Opinion

Cawley: Giving up Lent for Lent

For many Catholics, Lent means giving up something they enjoy for 40 days, or practicing self-denial in keeping with their faith.

Although raised Catholic, I’ve never really tried to give up anything for that 40-day period. So, I guess it’s safe to say I’ve effectively chosen to give up Lent each year for Lent.

Lent officially began this week on Ash Wednesday and will conclude on the Thursday before Easter Sunday, known to practicing Catholics as Holy Thursday. Cue the judgment — I know I’m not the most devout — but I had to look up that information, which is probably common knowledge for many.

According to Catholic News Agency, by sacrificing small things, as well as fasting, praying and giving to charity during Lent, Catholics are invited to experience a period of prayer like the one Jesus experienced during his 40 days in the desert following his baptism, where he fasted and prayed and was allegedly tempted by Satan three times.

Each year, during Lent, I’ve made the offensive, but I guess, common joke, as evidenced by my colleague Steve’s column on Lent earlier this week, that I do, in fact, give up something each year.

In the past, I’ve given up foods I don’t like, such as spinach and kale, or yoga, an exercise I’ve only done on a few occasions but wasn’t exactly a star pupil in any of those classes. I’d advise against hot yoga for beginners — you might almost pass out.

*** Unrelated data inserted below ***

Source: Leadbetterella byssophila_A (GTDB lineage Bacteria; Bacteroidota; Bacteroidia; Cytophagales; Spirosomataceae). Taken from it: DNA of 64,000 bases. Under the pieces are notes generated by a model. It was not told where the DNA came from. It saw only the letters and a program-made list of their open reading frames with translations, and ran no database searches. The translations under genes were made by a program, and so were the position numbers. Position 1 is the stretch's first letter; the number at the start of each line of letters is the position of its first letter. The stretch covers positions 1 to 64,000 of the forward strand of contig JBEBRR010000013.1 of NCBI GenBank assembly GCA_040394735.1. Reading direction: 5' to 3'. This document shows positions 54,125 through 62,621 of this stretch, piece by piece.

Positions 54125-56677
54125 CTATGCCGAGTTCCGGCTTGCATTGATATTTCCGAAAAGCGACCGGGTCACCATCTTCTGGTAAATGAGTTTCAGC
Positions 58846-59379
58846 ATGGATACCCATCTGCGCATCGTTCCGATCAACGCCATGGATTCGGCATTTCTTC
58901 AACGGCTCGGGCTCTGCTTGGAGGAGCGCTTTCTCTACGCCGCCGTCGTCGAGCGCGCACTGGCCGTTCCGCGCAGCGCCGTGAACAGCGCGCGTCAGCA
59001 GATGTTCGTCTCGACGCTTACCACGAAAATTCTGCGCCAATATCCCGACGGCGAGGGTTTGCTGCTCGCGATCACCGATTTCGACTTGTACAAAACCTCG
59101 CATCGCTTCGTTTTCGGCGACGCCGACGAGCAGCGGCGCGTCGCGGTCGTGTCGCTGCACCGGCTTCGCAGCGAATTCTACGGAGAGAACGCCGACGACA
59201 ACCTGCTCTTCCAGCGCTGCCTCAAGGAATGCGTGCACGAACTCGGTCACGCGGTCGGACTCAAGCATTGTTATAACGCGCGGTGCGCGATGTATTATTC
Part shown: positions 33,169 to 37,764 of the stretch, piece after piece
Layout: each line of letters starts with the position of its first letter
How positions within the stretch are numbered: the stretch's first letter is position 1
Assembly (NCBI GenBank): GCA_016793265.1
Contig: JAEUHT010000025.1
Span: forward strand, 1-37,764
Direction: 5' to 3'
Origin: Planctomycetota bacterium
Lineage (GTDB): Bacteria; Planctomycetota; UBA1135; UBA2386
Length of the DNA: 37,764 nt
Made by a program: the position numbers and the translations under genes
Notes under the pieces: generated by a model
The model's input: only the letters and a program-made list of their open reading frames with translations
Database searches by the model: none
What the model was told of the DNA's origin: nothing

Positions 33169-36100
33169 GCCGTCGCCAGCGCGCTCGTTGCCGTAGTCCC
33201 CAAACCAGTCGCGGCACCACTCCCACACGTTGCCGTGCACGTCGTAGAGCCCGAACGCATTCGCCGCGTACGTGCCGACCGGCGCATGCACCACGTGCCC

One of my college classmates tweeted this week that she would make an I’m giving up men for Lent joke, concluding with “but let’s be honest I did that years ago,” prompting me to stop scrolling, laugh and think same. If anything articulates a woman’s frustration at a lack of promising dating prospects out there, it’s that simple tweet.

I get the concept and I respect that people do engage in denying themselves of something they find pleasurable each year. If I opted to give up my daily coffee or the option to indulge in the occasional piece of chocolate on a tough day, I can definitely see how that could be difficult or even make for a miserable 40 days.

I can also see how giving up luxuries would bring the devout some understanding of  Jesus’ own sacrifice and make them feel closer to him. After all, experts say shared pain and suffering brings people together.  

But it’s just not for me.

Life brings enough of its own challenges without not having something nice to look forward to. So eat the chocolate. Give up the men, and the kale, and enjoy your next 40 days — as God intended.   

 

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